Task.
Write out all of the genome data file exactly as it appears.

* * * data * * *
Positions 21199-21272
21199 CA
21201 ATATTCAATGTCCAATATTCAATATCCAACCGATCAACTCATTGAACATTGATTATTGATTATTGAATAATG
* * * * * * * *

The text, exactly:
Positions 21199-21272
21199 CA
21201 ATATTCAATGTCCAATATTCAATATCCAACCGATCAACTCATTGAACATTGATTATTGATTATTGAATAATG